When the draw for the French Open men’s tournament took place there was one first round match that caught everybody’s attention.
Andy Murray was pitched to play against Stan Wawrinka in what would be their 21st clash on the Tour and a repeat of the 2017 semi-finals. Some went as far as billing it as the match to see on the opening day of the 2020 Championships but in reality it turned out to be a let down. Leaving Murray facing some uncomfortable questions.
The showdown of the Grand Slam winners concluded with Wawrinka comprehensively winning 6-1, 6-3, 6-2, in exactly 100 minutes. Although amazingly almost a quarter (23 minutes) of that match took place over the first three games. Murray was nowhere to be seen, lacked his fiery passion and seemed to almost admit defeat before it had even happened.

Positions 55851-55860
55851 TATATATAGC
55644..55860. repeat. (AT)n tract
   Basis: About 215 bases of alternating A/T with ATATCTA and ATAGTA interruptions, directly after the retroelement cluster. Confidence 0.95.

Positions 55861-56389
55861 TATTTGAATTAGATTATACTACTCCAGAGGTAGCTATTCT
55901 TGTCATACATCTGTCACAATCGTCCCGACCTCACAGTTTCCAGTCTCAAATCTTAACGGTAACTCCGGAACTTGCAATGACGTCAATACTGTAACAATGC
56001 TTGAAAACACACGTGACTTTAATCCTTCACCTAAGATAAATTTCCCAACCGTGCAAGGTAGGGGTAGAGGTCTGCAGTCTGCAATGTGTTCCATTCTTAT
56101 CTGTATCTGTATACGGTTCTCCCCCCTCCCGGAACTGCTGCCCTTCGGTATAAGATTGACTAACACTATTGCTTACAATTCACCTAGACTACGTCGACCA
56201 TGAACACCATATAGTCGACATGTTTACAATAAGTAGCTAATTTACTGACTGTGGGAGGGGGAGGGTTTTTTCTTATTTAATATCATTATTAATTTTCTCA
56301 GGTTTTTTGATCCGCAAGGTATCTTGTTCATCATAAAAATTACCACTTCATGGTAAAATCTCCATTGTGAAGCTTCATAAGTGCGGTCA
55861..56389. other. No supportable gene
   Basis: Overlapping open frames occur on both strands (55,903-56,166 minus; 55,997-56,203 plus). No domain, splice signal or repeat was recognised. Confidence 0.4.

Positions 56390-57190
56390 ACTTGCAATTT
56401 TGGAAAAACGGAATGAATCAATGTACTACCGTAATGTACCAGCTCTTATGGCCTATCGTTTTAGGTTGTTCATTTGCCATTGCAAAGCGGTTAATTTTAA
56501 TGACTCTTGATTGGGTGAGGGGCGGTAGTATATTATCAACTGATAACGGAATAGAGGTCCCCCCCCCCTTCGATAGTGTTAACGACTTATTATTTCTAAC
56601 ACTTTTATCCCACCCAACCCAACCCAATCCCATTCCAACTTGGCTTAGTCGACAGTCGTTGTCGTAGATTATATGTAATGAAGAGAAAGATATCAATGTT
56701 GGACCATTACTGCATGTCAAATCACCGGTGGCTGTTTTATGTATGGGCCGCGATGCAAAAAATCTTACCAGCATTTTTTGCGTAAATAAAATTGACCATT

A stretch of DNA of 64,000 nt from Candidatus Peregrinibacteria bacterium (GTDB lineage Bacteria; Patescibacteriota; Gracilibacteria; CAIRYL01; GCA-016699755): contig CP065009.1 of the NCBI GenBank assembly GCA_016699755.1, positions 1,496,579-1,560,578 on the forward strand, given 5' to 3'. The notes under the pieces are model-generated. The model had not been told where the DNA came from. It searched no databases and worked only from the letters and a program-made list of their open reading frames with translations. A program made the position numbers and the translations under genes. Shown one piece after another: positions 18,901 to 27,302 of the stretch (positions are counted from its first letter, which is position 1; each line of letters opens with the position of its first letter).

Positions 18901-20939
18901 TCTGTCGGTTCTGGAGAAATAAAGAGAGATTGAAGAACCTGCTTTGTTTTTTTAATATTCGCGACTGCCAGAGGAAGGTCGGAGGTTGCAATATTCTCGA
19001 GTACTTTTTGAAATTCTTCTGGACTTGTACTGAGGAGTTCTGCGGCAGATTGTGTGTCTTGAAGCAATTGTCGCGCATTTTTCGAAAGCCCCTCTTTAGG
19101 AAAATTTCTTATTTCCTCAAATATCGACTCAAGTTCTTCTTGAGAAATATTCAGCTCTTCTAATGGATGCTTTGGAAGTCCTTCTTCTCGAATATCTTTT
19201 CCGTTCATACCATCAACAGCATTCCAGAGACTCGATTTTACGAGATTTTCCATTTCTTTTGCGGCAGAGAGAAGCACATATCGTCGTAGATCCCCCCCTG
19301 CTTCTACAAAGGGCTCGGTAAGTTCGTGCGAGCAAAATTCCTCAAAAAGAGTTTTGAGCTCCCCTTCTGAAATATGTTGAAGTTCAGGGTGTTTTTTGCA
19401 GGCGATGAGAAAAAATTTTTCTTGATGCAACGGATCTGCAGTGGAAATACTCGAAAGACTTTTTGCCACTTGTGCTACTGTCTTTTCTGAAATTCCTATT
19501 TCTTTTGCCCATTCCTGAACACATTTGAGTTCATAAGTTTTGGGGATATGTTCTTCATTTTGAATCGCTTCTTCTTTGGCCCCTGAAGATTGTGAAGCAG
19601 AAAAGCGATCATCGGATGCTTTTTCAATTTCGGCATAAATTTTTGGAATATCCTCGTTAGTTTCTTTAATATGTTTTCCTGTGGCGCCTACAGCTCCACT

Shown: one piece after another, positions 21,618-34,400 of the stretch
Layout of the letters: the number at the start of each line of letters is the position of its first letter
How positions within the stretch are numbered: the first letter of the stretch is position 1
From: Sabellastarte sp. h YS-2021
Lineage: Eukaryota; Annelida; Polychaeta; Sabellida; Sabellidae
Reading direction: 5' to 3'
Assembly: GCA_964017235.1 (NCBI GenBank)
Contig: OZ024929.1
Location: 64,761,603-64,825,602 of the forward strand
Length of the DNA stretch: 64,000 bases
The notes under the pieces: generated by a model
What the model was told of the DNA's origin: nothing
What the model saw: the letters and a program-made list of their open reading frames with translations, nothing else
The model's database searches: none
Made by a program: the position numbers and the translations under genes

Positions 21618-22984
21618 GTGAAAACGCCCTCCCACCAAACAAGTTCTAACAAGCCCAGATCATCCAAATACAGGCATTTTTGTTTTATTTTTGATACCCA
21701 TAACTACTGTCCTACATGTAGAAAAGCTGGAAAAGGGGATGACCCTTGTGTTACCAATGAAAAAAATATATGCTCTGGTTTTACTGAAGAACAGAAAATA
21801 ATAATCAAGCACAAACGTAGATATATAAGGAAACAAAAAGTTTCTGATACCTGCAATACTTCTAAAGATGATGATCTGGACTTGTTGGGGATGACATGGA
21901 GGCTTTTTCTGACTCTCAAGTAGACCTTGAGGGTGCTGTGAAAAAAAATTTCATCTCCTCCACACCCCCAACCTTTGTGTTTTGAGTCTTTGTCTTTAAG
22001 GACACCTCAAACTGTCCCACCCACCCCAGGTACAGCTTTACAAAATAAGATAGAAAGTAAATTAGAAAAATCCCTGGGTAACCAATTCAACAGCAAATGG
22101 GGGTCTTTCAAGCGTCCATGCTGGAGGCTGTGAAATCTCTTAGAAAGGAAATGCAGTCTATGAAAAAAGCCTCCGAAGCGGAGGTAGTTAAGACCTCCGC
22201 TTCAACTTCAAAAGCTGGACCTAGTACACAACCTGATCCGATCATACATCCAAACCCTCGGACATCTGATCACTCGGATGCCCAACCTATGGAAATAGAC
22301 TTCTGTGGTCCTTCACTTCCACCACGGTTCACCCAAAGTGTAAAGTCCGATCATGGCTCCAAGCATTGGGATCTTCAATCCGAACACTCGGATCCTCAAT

“I need to have a long, hard think. It’s not for me the sort of match I would just brush aside and not give any thought to,” Murray said after.
“There are obviously reasons behind a performance like that. I think that’s probably in terms of scoreline, I might be wrong, but I think that’s maybe the worst of my career in a Grand Slam.’
“I don’t feel like the conditions are an excuse for it. I don’t feel like that’s a valid reason, maybe to not enjoy the matches as much when it’s like that, but not in terms of it shouldn’t affect your performance in any way.”
Amid the concern it is important to put Murray’s latest match into some context. His clash with Wawrinka on clay was the first time he has played a competitive match on the surface since 2017 at the same event. Coincidentally it was also against Wawrinka but in the semi-final stage. Since then he has undergone two hip surgeries and at one stage contemplated walking away from the sport for good.
The Brit is known and respected for his fighting spirit on the Tour but in reality is the curtain starting to slowly come down on his illustrious career?